Exhibition: The Search for Immortality: Tomb Treasures of Han China, The Fitzwilliam Museum, Cambridge, until November 11 2012
During the 3rd century BC, the Han Dynasty was the greatest power in the ancient world. Founded in 206 BC in succession to the Qin Empire, which had been established by China’s First Emperor, Qinshihuangdi, this “classical” period of Chinese history was as mighty as the early Roman Empire it was contemporaneous to.
Its influence on the culture, ideologies and structure of China is a lasting one, not least in Hanyu (the national language), Hanzi (the Chinese script) and Hanren (the nationality the vast majority of Chinese people regard themselves as).
Less well known is the relationship the Dynasty had with Nanyue, an independent state founded as a busy port and silk route in 204 BC, whose King, Zhao Tuo, repeatedly styled himself as an Emperor despite agreeing to submit to the control of Emperor Gaozu’s Han.
Contemplating this spectacular display of funerary goods, tomb guardians, burial armour suits made of jade plaques, imperial seals and pottery soldiers, it’s hard not to look beyond the rival rulers in favour of the archaeological incredulity their contrasting rituals leave behind.
“The archaeology allows us to tell a story that textual evidence simply does not reveal,” says Curator Dr James Lin, calling the first ever comparison of discoveries from both kingdoms “immensely exciting”.
“It is known from written records that the first Han Emperor and the first King of Nanyue vied with each other for power and legitimacy in southern China.
“This exhibition shows how the struggle to be known as ‘emperor’ in the southern borderlands continued into the second generation of the Nanyue kingdom, an episode mostly passed over in the historical chronicles.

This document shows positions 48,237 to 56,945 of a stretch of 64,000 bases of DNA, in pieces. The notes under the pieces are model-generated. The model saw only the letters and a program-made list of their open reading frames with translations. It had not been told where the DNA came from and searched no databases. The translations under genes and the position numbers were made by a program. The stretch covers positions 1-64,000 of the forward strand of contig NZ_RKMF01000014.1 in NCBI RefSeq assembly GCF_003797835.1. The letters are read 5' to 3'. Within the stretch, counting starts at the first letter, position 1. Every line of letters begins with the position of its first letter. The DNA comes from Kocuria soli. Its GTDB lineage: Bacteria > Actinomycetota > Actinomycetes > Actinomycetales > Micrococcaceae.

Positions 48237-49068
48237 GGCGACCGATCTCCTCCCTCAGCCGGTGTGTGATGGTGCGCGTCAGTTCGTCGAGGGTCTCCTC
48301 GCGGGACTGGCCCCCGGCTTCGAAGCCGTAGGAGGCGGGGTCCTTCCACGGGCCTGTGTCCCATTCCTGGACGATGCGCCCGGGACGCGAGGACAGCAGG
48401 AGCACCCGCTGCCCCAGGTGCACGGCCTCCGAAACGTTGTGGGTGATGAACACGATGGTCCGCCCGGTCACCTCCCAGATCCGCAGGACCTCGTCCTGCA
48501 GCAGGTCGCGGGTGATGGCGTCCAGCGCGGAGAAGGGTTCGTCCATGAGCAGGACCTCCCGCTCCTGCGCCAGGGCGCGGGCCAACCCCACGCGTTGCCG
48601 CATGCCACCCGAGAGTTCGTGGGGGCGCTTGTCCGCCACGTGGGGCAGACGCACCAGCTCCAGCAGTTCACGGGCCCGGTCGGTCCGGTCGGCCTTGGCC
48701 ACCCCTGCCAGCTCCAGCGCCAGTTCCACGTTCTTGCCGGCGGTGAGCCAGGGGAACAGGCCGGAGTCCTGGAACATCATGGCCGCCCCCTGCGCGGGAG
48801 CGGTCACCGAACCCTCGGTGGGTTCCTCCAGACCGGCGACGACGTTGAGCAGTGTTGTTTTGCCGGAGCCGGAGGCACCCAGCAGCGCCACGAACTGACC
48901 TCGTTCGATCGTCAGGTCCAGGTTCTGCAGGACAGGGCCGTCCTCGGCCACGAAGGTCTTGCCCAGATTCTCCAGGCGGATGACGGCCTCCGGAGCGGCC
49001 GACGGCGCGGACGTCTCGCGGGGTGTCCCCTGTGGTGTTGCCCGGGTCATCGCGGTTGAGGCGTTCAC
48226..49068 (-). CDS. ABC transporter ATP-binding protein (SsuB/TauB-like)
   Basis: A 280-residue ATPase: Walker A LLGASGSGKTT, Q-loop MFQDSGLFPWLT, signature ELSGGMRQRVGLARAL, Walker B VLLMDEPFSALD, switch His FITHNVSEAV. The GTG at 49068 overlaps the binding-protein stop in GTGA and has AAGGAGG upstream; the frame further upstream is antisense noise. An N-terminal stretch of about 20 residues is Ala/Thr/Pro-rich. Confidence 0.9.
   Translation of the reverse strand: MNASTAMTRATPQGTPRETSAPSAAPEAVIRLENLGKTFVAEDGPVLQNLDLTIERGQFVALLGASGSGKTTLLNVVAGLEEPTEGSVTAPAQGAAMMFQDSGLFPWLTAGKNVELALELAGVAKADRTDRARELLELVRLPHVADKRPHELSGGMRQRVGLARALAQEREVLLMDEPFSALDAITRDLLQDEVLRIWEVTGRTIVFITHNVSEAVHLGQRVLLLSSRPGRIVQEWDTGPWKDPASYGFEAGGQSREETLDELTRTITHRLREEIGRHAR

“Through a direct comparison of the tomb treasures from the Han imperial family with those of the second king of Nanyue, Zhao Mo, the exhibition shows how the latter’s funerary splendour continued to be styled on that of the Han heartland, often reaching the same level of exquisite artistry.
“This provides a new perspective on the Han period and how the imperial family continued to exert its influence, through both arms and art, to maintain control of their vast empire.”
Each monarchical tomb was a work of staggering decadence. The plaques on the suits are sewn together with gold and silk threads, materials also used on imperial seals and exotic belt buckles.
Dancers, musicians and servants accompany the pottery fighters, bringing bronze weapons, a toilet and even an early ginger grater with them.
There are more than 300 objects in total. They’ve never been shown together before, but the Fitzwilliam has worked with the Xuzhou Museum – a temple of terracotta to the north of Shanghai – and the enticingly-named Museum of the Mausoleum of the Nnyue Kings, which holds the tomb of Zhao Mo, the grandson of Nanyue founder Zhao Tuo.
China’s State Administration for Cultural Heritage have also helped compile this exclusive UK exhibition as part of the London 2012 festival.
“It is impossible to overstate the importance of the Han Dynasty in the formation of a Chinese national culture and identity,” says Dr Timothy Potts, the Director of the Fitzwilliam.
“At the time of the ancient Romans, the Han emperors were the first to unify a large part of the regions we now know as China under a sustained empire, which they ruled virtually unchallenged for 400 years.
“The Han Dynasty gave its name to the Chinese language, its script and the vast majority of the Chinese people. It was arguably the defining period of China’s history and the point of genesis for the China of today.”
Recalling the mores of two leaders who both yearned to remain indomitable, it’s unlikely any display this year will conquer what they left behind.
- Open 10am-5pm (12pm-5pm Sunday and Bank Holiday Mondays, closed June 5). Admission free. Visit the exhibition online.